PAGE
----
I would use
ffmpeg's segment muxer (scroll down a bit on that link for some examples). Basically:
ffmpeg -i input.mp4 -c copy -f segment -segment_times 1500 output%02d.mp4
This will produce two files, 'output01.mp4' and 'output02.mp4'. If you were to use
output%03d.mp4, you would instead get 'output001.mp4' and 'output002.mp4'.
-segment_times calls for a comma-separated list of split-points, measured in seconds. As you only want to split once, at 25 minutes, just use 1500 (=25*60). Note that
-segment_time (without the 's') is a completely separate option - you'd use that if you wanted to split the file every five seconds (for example), without putting in a big list of every specific time.
You may find that you need to use
-reset_timestamps 1 for the files to play correctly:
ffmpeg -i input.mp4 -c copy -f segment -segment_times 1500 -reset_timestamps 1 output%02d.mp4
There are a lot more options on the documentation page. This should be pretty quick, and lossless (so you'll get identical video with no extra video artefacts). However, it won't be 100% accurate, since ffmpeg needs to split on a key frame, which can't be guaranteed without re-encoding.
If you need accurate splitting, the documentation recommends re-encoding and using the
-segment_time_delta options to ensure that there will be I-frames on the times that the segment muxer will attempt to split on (see also the libx264 and AAC encoding guides on the ffmpeg wiki):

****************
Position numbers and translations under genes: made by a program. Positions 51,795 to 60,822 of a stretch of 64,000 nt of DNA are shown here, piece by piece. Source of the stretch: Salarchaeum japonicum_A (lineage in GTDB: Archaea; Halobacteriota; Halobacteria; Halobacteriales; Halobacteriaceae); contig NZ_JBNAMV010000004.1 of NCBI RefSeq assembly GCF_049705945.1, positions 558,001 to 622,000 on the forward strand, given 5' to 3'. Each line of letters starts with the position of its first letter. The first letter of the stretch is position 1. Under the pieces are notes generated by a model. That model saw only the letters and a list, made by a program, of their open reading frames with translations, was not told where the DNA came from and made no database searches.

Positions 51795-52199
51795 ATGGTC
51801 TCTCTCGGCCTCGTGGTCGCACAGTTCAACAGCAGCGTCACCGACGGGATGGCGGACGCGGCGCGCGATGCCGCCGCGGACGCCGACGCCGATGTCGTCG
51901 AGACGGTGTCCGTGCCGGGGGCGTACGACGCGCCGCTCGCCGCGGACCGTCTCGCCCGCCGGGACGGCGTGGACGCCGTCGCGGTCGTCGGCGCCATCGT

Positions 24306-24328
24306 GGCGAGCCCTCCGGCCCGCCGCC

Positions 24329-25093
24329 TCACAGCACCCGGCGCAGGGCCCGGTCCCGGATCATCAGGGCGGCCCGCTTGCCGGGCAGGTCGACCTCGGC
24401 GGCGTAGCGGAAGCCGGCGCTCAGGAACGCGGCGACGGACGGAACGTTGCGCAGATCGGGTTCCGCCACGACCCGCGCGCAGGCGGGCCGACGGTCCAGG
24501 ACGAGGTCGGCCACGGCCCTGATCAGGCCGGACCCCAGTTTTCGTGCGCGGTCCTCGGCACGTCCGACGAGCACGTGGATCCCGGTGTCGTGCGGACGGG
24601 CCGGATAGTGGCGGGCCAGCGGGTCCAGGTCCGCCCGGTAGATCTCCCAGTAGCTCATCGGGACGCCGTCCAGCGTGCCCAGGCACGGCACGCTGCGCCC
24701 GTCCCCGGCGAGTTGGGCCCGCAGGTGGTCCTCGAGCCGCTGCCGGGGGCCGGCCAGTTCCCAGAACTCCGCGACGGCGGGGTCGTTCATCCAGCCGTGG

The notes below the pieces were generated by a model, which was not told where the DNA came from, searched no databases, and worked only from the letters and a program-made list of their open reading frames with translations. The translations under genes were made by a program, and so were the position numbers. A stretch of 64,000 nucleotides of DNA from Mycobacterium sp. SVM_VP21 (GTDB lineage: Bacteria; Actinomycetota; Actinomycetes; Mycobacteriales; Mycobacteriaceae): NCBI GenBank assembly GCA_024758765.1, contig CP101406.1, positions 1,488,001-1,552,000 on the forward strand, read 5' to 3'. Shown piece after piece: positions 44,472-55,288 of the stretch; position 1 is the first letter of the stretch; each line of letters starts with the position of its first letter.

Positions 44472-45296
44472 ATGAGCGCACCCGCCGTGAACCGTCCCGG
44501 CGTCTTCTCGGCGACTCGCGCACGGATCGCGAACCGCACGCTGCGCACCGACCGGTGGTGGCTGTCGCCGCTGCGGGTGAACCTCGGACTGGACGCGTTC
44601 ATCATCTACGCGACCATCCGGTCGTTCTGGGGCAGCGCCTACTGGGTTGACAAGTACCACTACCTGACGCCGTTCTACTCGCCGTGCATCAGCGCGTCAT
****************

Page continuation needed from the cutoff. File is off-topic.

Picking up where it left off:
ffmpeg -i input.mp4 -c:v libx264 -crf 22 -preset veryfast -c:a libfdk_aac -vbr 3 \
-force_key_frames 1500 -f segment -segment_times 1500 -segment_time_delta 0.05 output%02d.mp4
The version of ffmpeg in most Linux repositories is going to be quite old, and in the case of Debian and Ubuntu et al the situation is even worse: they do not provide ffmpeg, but rather the fork, avconv, from the libav team (see also LordNeckbeard's answer here). AVconv is a perfectly fine tool on its own, but I can't guarantee that the ffmpeg syntax will work with it 100% of the time, especially with 'advanced' stuff like this.
I would recommend either grabbing a static build from the ffmpeg Downloads page or compiling it yourself. The main benefit of compiling it yourself is that you can get access to
libfdk_aac, the best AAC audio encoder that ffmpeg can use - which cannot be legally distributed in a compiled ffmpeg binary, due to licensing conflicts (fdk_aac uses a custom copyleft license, which isn't quite compatible with ffmpeg's GPL).